WASHINGTON — As the California Low Carbon Fuel Standard (LCFS) reaches its halfway point, new analysis from the Renewable Fuels Association (RFA) shows that grain-based ethanol has provided nearly half of the greenhouse gas (GHG) reductions achieved under the first five years of the program.
Seven years ago tomorrow, April 23, the California Air Resources Board (CARB) formally adopted the LCFS, requiring fuel suppliers to reduce the carbon intensity (CI) of gasoline and diesel fuels by 10 percent between 2011 and 2020. When the regulation was adopted in 2009, it was expected that grain-based ethanol produced in the Midwest would make a quick exit from the California fuel market due to CARB’s flawed assumption that the CI of corn ethanol was higher than gasoline.
But in reality, data released by CARB last week shows that consumption of grain ethanol has increased under the LCFS, and the biofuel has been responsible for 46 percent of the total carbon credits and roughly 75 percent of the credits generated by fuels that replace gasoline (one credit is equivalent to 1 metric ton of GHG reduction). Of the 16.55 million credits generated since enforcement began in 2011, grain ethanol is responsible for 7.58 million metric tons (MMT). To date, grain ethanol has provided substantially more credits than any other fuel used under the LCFS.
Meanwhile, as shown in the RFA report, fuels that CARB initially expected to generate large amounts of credit — such as imported sugarcane ethanol, electricity, hydrogen — have accounted for only a small share of total credit generation.
What allowed grain ethanol to significantly contribute to LCFS compliance? As early as 2011, CARB recognized that “the volume of lower-CI corn ethanol will far exceed the 2009 estimates” and ethanol plants “have made efficiency improvements” that CARB had initially overlooked. Meanwhile, as part of CARB’s LCFS “re-adoption” process in 2015, the agency also made revisions to its faulty ILUC penalty for corn ethanol, reducing it by roughly one-third. While CARB’s ILUC penalty remains grossly exaggerated, the result of these changes is that most Midwest corn ethanol reduces GHG emissions by 25–35 percent compared to gasoline under the LCFS. That’s a lot different than where CARB started out.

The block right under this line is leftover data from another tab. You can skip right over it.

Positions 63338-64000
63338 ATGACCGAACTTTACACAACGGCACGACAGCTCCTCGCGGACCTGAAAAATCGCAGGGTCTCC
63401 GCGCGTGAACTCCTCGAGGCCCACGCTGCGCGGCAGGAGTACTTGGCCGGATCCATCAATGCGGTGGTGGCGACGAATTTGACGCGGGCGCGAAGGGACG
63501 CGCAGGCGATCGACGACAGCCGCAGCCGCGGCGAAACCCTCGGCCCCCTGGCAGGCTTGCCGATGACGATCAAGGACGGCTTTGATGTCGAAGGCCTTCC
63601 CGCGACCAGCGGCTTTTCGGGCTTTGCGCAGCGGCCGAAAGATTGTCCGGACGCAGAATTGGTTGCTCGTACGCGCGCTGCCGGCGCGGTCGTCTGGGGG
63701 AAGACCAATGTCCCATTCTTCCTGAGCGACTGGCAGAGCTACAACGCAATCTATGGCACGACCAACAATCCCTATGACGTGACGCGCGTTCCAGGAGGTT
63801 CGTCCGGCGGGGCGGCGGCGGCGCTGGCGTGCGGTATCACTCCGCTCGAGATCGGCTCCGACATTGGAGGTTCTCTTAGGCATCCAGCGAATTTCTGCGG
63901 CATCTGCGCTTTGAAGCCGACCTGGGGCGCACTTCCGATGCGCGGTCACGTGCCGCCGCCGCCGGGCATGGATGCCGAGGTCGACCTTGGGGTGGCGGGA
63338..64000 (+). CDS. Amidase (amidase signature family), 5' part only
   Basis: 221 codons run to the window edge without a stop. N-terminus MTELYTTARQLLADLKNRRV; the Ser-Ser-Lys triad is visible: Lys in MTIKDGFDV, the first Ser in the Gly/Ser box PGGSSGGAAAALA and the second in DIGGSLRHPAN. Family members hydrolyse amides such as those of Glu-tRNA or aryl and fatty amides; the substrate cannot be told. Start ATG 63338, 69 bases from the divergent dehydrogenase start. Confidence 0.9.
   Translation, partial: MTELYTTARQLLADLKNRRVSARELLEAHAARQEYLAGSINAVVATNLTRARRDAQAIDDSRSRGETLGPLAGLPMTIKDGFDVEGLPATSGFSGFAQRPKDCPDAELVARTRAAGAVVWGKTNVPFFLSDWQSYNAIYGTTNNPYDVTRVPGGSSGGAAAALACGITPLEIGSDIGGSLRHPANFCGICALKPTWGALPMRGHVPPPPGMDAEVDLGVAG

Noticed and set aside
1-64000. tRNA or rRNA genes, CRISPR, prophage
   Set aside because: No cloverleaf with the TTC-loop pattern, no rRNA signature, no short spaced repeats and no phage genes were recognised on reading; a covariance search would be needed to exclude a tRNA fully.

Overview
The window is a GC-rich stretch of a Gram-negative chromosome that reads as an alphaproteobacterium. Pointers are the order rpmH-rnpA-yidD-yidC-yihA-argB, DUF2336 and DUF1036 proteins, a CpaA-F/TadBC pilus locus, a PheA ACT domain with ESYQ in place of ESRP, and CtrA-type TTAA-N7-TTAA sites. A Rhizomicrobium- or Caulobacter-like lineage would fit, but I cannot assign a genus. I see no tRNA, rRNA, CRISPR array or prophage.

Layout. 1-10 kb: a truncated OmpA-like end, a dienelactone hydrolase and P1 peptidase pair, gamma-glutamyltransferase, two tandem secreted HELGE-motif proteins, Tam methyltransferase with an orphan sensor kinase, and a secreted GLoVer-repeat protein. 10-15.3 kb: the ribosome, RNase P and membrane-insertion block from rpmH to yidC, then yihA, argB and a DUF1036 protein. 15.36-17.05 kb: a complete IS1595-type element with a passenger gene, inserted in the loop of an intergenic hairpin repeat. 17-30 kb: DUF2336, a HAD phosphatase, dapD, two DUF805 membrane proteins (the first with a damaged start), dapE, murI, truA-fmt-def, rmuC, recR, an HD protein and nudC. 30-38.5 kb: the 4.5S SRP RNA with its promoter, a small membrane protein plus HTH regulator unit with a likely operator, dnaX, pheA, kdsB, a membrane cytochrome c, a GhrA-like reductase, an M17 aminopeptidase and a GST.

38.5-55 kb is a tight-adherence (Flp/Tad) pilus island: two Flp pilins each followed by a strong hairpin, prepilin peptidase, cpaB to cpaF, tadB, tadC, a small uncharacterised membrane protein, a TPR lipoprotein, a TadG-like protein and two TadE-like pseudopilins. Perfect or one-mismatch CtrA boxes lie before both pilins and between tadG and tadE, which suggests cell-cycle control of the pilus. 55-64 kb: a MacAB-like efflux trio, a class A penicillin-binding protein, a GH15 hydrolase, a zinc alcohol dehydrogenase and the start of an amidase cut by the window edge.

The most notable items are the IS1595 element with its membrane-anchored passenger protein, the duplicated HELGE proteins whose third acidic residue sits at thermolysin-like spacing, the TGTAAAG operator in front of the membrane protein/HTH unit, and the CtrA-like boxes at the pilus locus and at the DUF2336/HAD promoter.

“California regulators are finally recognizing what we in the industry have known for decades — that ethanol is a high octane, low-cost alternative fuel that is readily available and offers meaningful GHG savings compared to gasoline. Seven years later, despite CARB’s bogus indirect land use change penalties, ethanol made from corn and sorghum has proven to be an essential tool to help meet LCFS requirements,” said RFA President and CEO Bob Dinneen. “However, more needs to be done to ensure ethanol remains available as a viable compliance option for the LCFS over the next five years.”
First, CARB should further revise downward its assumed CI values for grain ethanol based on the latest modeling, best available science and empirical data. Second, CARB should immediately begin the regulatory process to approve the use of mid-level ethanol blends like E15, E20 and E25. Currently, E10 and E85 are the only two approved ethanol blends in the state. Blending greater volumes of ethanol would not only allow regulated parties to generate more LCFS credits, but it would also allow for increased gasoline pool octane — something the automakers have been suggesting will be necessary to meet future corporate average fuel economy/greenhouse gas emissions standards.
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